FIG. 32C is a side view of the embodiment shown in FIG. 31B;
FIG. 32D is a top view of the embodiment shown in FIG. 31B;
FIG. 33A is a perspective view of the cannula device shown in FIG. 31B with the cannula device in an orthogonal direction;
FIG. 33B is a perspective view of the cannula device shown in FIG. 31A with the cannula device in an orthogonal direction;
FIGS. 33C and D show top views of the embodiments shown in FIGS. 33A and B respectively;
FIG. 34A is a front perspective view of an embodiment of the cannula device;
FIG. 34B is a perspective view of an embodiment of the cannula device, the base part and the adhesive layer;
FIG. 35 is a sectional view of the embodiment shown in FIG. 34B;
FIGS. 36A-E are top and perspective views of an embodiment of the present invention;
FIG. 37A is a top perspective view of the cannula device and the connector showing the cannula in an orthogonal direction;
FIG. 37B is a side perspective view of the embodiment shown in FIG. 37A;
FIG. 37C is a top view of the embodiment shown in FIG. 37A;
FIG. 38A is a side perspective view of the cannula device and the connector showing the cannula in a parallel direction;
FIG. 38B is a top view of the embodiment shown in FIG. 38A;
FIG. 39 is a perspective view showing an inserter with the cannula device;
FIGS. 40A and B are perspective views showing the cannula device mounted in the connector at different positions;
FIGS. 41A and B are sectional views of the embodiment shown in FIGS. 41A and B respectively;
FIGS. 42A and B are side views of the embodiment shown in FIGS. 41A and B respectively;
FIG. 43 is a sectional view of an embodiment of the cannula device of the present invention showing the connector in communication with the cannula;
FIG. 44 is a top perspective view of the cannula device, base part and connector showing the locking members;
FIG. 45 is a top view of an embodiment of the present invention;
FIG. 46 is a top perspective view of the cannula device, base part and inserter;
FIG. 47 is a perspective view of the cannula device and the inserter mounted on the base part in an orthogonal direction.
FIG. 48 shows the inserter that can be mounted on the cannula device;
FIG. 49 is a perspective view of an embodiment of the present invention showing an angled base part;
FIG. 50 is a top view of the cannula device mounted in an angled base part;
FIG. 51 is a sectional view of the embodiment shown in FIG. 50;
FIG. 52 is a front perspective view of the embodiment shown in FIG. 50;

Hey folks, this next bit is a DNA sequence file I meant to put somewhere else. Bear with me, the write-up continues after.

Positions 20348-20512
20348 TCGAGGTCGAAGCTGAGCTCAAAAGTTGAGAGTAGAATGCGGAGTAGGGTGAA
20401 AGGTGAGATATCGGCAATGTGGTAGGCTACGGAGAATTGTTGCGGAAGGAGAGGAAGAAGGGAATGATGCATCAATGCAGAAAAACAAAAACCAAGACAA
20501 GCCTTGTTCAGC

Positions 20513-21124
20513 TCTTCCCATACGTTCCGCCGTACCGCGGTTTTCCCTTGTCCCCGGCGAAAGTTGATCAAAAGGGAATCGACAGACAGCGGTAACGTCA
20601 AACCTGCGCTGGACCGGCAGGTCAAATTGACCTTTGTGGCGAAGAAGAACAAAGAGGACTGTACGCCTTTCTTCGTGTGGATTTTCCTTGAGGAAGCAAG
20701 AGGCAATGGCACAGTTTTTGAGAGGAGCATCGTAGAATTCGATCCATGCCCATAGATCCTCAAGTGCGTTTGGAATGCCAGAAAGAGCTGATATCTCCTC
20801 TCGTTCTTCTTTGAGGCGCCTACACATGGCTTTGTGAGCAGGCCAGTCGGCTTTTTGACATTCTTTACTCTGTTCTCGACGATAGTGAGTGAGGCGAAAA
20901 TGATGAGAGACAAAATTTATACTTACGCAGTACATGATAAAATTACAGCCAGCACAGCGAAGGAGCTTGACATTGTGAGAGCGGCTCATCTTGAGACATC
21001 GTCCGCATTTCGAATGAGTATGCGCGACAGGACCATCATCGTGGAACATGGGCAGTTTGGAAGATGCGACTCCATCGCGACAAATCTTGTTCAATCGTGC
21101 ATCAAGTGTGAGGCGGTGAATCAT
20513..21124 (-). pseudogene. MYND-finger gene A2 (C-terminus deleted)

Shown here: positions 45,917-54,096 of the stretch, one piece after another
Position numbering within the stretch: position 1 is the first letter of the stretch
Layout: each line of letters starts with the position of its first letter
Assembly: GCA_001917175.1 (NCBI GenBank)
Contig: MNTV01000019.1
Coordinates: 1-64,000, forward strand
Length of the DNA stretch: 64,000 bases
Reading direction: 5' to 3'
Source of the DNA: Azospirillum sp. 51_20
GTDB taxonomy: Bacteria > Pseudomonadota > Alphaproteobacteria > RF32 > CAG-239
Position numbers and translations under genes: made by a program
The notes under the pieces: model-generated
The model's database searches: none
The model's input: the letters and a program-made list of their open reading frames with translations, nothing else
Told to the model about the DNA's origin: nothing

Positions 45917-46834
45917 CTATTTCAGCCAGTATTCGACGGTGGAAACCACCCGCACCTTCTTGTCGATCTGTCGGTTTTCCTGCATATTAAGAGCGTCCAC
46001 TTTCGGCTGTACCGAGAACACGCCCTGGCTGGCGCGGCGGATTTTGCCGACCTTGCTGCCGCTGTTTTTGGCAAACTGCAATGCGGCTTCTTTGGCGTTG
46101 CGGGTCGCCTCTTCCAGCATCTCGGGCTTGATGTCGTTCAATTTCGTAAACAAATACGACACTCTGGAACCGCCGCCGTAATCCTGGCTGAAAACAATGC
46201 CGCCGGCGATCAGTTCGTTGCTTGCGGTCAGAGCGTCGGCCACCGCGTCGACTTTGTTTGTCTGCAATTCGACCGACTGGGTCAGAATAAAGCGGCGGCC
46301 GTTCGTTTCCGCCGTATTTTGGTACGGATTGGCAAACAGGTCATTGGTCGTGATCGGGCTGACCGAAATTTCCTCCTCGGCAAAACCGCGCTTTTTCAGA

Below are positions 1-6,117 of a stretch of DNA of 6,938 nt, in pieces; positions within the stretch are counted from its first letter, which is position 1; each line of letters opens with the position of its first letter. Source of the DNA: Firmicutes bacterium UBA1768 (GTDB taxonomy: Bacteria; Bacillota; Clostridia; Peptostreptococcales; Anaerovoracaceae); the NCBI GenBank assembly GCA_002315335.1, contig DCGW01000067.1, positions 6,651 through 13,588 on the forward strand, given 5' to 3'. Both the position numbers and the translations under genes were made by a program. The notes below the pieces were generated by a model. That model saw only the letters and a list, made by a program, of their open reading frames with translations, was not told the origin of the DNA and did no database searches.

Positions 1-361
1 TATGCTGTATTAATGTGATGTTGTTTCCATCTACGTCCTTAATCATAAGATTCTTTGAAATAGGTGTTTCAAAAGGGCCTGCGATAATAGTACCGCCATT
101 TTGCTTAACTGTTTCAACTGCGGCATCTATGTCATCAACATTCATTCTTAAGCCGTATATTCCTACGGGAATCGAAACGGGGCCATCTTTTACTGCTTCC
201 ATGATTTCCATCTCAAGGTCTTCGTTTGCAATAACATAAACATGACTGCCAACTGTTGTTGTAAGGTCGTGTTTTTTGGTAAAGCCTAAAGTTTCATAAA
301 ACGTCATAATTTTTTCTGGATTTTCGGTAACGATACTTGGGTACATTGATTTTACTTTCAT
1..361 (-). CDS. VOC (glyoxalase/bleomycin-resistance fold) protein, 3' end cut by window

FIG. 53 is a top perspective view of the embodiment shown in FIG. 50;
FIG. 54 is a perspective view of the embodiment shown in FIG. 50;
FIG. 55 is a perspective view of the embodiment shown in FIG. 50;
FIG. 56 is a perspective view of the embodiment shown in FIG. 50;
FIG. 57 is a front perspective view of the embodiment shown in FIG. 50;
FIG. 58 is an exploded perspective view of another embodiment of the present invention;
FIG. 59 is an exploded perspective view of the cannula device and the base part shown in FIG. 58;
FIG. 60 is a perspective view of the embodiment shown in FIG. 59 with the cannula device in an orthogonal direction;
FIG. 61 is a perspective view of the embodiment shown in FIG. 60 with the cannula device in a parallel direction;
FIG. 62 is an exploded perspective view of the embodiment shown in FIG. 61;
FIG. 63 is an exploded perspective view of the embodiment shown in FIG. 61; and
FIG. 64 is a sectional view of the cannula device shown in FIG. 58.
DETAILED DESCRIPTION OF THE INVENTION
FIG. 1 shows a first embodiment of the present invention. In this embodiment, the cannula device 1 includes a housing 2 and a membrane 3 which together define a cavity 6 being adapted to receive a piercing member extending from a connector. A cannula 4 is mounted in the housing 2 and is in fluid communication with the cavity 6. The membrane 3 may have an oval or elongated shape covering at least a portion of two sides 8, 10 of the cannula device 1. Alternatively, the membrane 3 may cover at least a portion of one or more sides other than the two sides 8, 10. The membrane 3 may also be configured in an alternative shape, for example, but not limited to, circular, rectangular, triangular and others. This allows for connection with a connector from more than one angle. The membrane 3 is shown as a single membrane that curves around the cavity 6. Alternatively, more than one membrane may be provided for entry of a piercing member in different receiving directions as described below.
In the embodiment shown in FIG. 1, guiding members 5 are provided on the housing 2, thus guiding the connection with a device such as the connector, the inserter, or both. This helps ensure that the cannula from the connector, the connector needles, or both, properly align as described below. As shown in FIGS. 1 and 2, and described below, the guiding members 5 may guide connection from at least two angles being essentially orthogonal to each other.